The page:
For $20, it's really a steal. Easy to use, stable, light weight for its size but feels more well made than other lanterns I've seen and/or tried. The top part/lid alone is secured with several screws. Not just glued or few screws.
 

BloodLust

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Nice to see you here Poppy.

Single it would seem.
I'm not sure if I read it somewhere that it uses an XP-G or XR-E. I could be mistaken since I can't find an article that says so.
I wouldn't be surprised though if it did as it has a similar tint to my XP-G light.

Worth a try for just $20 at Costco. If you do, be sure to get the 350 lumen GE Enbrighten. I initially picked up the older 300 lumen GE ChromaLit from the shelf but the newer Enbrightens were hidden under and behind the ChromaLit models when I went around the stack again.
 

Poppy

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Nice to see you here Poppy.

Single it would seem.
I'm not sure if I read it somewhere that it uses an XP-G or XR-E. I could be mistaken since I can't find an article that says so.
Thanks BloodLust :thumbsup: It's good to be here! :)

Those lanterns are $40 everywhere else, so @ $20 they are a good deal. I personally do not have a membership at any "pay to shop" places like Costco. At any rate I was more curious to know if ONE Cree is more efficient than multiple 5mm leds.

I have two 6V florescent lanterns, and six 6v SLAs, and a few of those flying saucer 24 5mm led tent lanterns. If I were to get another lantern, I'd look for one that takes 4.5 volts rather than 6 volts, so that I can substitute 18650's.

For indoors, I think ceiling bounced lights give a more uniform light, without the glare associated with most lanterns. For outdoors, that's a different story. I have a couple oil lamps that I have filled with citronella oil to ward off mosquitos, and I enjoy the flickering flame. So I imagine that my lanterns for the most part will get loaned out during power outages. I haven't gifted them, because you have to periodically charge the SLAs. and if you don't maintain them they won't hold a charge.
 

Richwouldnt

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I believe the Enbrighten LED technology is similar to the "remote phosphor" technology used on the older 300 Lumen version which means, from my understanding, that the actual led is surrounded by a Phosphor coated outer cover that the LED excites the phosphor on to provide the visible light. The new 1000 Lumen Coleman is using similar technology for it's emitter. Supposedly greatly reduces glare compared to naked LEDs. The actual LED used is probably a short wave blue or violet light output LED without a phosphor coating.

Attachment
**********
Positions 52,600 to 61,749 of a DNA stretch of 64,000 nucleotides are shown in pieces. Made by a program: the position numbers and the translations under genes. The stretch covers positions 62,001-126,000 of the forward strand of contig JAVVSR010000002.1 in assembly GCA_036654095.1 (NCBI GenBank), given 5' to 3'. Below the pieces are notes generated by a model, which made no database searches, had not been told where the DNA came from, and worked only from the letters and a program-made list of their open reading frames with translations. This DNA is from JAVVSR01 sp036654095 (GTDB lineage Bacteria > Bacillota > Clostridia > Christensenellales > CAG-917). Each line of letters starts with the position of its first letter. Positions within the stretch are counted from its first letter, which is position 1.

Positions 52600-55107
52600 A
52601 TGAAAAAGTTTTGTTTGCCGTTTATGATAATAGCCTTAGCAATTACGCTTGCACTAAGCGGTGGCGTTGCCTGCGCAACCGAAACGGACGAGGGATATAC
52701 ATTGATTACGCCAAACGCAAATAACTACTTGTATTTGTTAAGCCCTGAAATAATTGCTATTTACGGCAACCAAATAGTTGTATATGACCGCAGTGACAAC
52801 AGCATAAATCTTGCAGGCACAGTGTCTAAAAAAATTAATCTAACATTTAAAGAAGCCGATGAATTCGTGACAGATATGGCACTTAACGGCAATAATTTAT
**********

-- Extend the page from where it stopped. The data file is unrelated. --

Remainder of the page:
Poppy

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I believe the Enbrighten LED technology is similar to the "remote phosphor" technology used on the older 300 Lumen version which means, from my understanding, that the actual led is surrounded by a Phosphor coated outer cover that the LED excites the phosphor on to provide the visible light. The new 1000 Lumen Coleman is using similar technology for it's emitter. Supposedly greatly reduces glare compared to naked LEDs. The actual LED used is probably a short wave blue or violet light output LED without a phosphor coating.

I just bought a 350 lumen 4 D Cell GE lantern with "Enbrighten LED Technology", and of course, I had to take it apart! :) It looks similar to its predecessors, but the base is a rounded cornered rectangle, rather than circular.

Some of the screws that held the lantern together are some kind of triangular security screws :( I ground down the tip of a small bolt into a triangle that fit :rolleyes:

So I got it apart, and took some pictures, but don't have a way to share them at the moment. But Richwouldnt is right. I don't know what brand of emitter it is, but it is a single, small die emitter, and it emits light in the blue spectrum that looks something like this.
http://www.color-hex.com/color/6fc0ff

THIS COLOR

It rests atop a pretty decent heat-sink, and is surrounded by a yellow plastic cone shaped dome, that appears white when hit with the blue light. That sits inside a small bulb shaped opaque diffuser. The diffused light projects upward, through another diffuser (not much of one) and onto/into a highly reflective concave reflector.

The switch is mounted to a circuit board that has some electronic components, I don't know what they are, but they are not just resistors. I hooked the lantern up to a 6.23V SLA and got 880ma, 250ma, and 90ma readings on its three settings.
 
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RedLED

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+1 on the high aesthetic score, you can set your stainless-esque GE lantern on your stainless GE stove and have a matching set. And lots of big batteries in a lantern is fine so long as there's a low mode to take full advantage of it; more ounces for more hours is a good trade when it comes to emergency lighting that you're not going to be moving around much anyway. Now it just needs a proper warm tint emitter..
Star,

Old thread, I know but, where do you get the GE Lanterns? And are they still made nice like that. I seek your advice because you seem to be up on the latest things in retail.

Thank you,

RL
 

BloodLust

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Star,

Old thread, I know but, where do you get the GE Lanterns? And are they still made nice like that. I seek your advice because you seem to be up on the latest things in retail.

Thank you,

RL

Yes, they are still made pretty well. I've seen them in Costco again.
The new ones are advertised as 500 lumens. Almost exactly the same design.
Sometimes Walmart has the smaller 4 D-cell version.
These ones are 8 D-cell but can run on a set of 4.
 

chaosdsm

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Amazon has them, just search for GE Enbrighten, there's a couple different styles, colors, & Lumen options including the one pictured in post #2.
 

Poppy